Major US airlines announced Monday new health and safety measures to protect in-flight personnel and passengers from the coronavirus, even as states begin lifting restrictions.
In a memo to employees and shared with AFP, Delta Airlines said that from Tuesday, “all employees and partners” will be required to wear masks in case they cannot maintain social distancing.
Flights from all airlines have been grounded since mid-March as potential passengers hunkered down at home under lockdown orders to slow the spread of the virus. Most transatlantic flights were suspended after an order from the White House.
But over the past several days, certain US states — including Georgia, Tennessee, Texas, Alaska and Colorado — began easing their restrictions, raising fears of an increase in air passenger traffic in the near future.
Airlines have also tended to cancel multiple flights in recent weeks to rationalize costs, putting larger groups of passengers on the same aircraft.
Mandatory masks for cabin crew are in line with recommendations from the Centers for Disease Control and Prevention (CDC) to prevent transmission of COVID-19.
“We are also strongly encouraging our customers to wear masks and are making masks available at ticket counters, gates and onboard airplanes,” a Delta spokeswoman told AFP.
American Airlines personnel on national and regional flights will also begin wearing masks from May 1, the company announced Monday.
In addition, the airline will offer protective gear to passengers.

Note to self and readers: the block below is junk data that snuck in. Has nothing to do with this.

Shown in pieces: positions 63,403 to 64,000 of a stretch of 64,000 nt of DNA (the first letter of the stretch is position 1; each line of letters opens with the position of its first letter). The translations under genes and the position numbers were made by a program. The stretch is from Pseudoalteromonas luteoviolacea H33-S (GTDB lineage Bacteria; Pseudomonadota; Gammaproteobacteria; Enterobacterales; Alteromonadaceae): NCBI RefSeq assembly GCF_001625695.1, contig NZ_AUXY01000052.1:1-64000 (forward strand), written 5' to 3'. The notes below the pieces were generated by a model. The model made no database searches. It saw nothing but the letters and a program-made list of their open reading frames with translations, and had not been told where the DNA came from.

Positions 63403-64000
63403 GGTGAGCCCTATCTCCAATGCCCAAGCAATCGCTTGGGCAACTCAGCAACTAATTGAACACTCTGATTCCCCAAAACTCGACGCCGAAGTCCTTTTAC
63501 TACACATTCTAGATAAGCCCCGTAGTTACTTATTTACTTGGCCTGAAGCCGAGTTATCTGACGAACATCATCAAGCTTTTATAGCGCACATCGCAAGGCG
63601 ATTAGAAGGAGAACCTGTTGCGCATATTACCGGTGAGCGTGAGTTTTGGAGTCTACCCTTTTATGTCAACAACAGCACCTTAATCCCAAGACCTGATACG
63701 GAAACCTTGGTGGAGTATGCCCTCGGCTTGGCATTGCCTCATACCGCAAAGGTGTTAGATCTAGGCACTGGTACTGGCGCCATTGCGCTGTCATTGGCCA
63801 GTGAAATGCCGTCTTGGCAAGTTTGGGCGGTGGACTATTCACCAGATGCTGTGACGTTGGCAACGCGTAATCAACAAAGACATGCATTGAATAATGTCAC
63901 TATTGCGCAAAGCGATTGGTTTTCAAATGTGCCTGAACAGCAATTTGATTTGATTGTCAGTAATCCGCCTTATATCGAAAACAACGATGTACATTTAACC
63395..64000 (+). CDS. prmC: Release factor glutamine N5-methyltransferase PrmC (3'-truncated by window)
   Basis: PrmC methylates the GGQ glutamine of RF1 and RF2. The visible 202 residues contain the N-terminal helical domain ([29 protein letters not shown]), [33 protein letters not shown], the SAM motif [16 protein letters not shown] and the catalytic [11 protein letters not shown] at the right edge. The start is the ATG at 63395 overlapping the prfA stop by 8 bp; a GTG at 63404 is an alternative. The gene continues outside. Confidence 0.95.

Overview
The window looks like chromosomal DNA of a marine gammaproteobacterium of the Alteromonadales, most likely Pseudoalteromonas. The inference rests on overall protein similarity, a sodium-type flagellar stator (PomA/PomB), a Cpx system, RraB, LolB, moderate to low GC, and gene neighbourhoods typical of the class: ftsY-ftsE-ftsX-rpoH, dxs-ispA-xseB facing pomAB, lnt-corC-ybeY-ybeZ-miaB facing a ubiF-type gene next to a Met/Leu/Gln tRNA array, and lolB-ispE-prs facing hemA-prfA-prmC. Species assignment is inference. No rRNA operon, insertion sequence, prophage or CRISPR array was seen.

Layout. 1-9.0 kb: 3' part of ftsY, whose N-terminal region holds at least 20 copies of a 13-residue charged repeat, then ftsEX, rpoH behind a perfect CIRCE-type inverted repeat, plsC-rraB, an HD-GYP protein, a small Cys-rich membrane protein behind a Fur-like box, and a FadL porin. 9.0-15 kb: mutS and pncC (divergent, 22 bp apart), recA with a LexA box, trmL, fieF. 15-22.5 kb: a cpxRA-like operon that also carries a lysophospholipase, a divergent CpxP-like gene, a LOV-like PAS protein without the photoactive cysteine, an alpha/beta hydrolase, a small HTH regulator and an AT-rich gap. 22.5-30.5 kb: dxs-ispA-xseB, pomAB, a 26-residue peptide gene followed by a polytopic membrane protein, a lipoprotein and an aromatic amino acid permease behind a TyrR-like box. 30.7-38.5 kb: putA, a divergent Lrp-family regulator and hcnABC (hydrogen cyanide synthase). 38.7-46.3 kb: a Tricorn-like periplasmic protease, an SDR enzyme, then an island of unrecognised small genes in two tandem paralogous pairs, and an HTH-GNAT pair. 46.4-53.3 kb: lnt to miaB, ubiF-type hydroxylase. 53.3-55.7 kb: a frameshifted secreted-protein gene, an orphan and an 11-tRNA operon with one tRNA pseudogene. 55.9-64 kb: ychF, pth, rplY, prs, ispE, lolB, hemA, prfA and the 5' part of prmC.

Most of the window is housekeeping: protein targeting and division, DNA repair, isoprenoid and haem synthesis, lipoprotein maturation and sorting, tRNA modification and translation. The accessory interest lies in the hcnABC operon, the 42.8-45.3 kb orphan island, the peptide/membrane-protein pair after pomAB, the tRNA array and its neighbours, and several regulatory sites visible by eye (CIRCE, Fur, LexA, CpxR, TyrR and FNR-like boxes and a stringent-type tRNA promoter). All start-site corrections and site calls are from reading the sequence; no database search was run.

“In early May, American will start the process of distributing sanitizing wipes or gels and face masks to customers,” the aviation giant said in a statement.
“This offering will expand to all flights as supplies and operational conditions allow.”
Fellow US flight company United Airlines said that while all personnel are required to wear masks on board, it is not mandatory for passengers.
We “suggest customers follow the directives from their local officials and CDC guidance that recommends face coverings in places where social distancing is difficult,” a spokesman for the airline told AFP.
According to the spokesman, the company is already “taking additional steps to promote social distancing in the air and on the ground.”
The announcements come the day after Sara Nelson, the president of the Association of Flight Attendants-CWA, posted a tweet slamming the lax health measures on US flights.
– ‘ENOUGH!’ –
Nelson tweeted a photo showing a plane packed with passengers who were not observing social distancing, many of whom also were not wearing masks.
“ENOUGH!” Nelson wrote. “This was TODAY on a four hour flight. This is not ok.”
She urged the federal health and transportation departments to mandate that masks be worn in airports and on planes.
American Airlines announced that it also would be stepping up its cleaning and disinfection procedures from this week.
United began earlier in April to automatically assign seats on flights to help maintain social distancing, he said.
“We expect to implement additional, temporary changes to our policies on… seating throughout the entire aircraft, as well as making adjustments to the boarding process,” the spokesman said.
In particular, United will limit advanced seat selection and board fewer passengers at a time to prevent any crowding as people take their seats.
The policies will remain in place until May 31.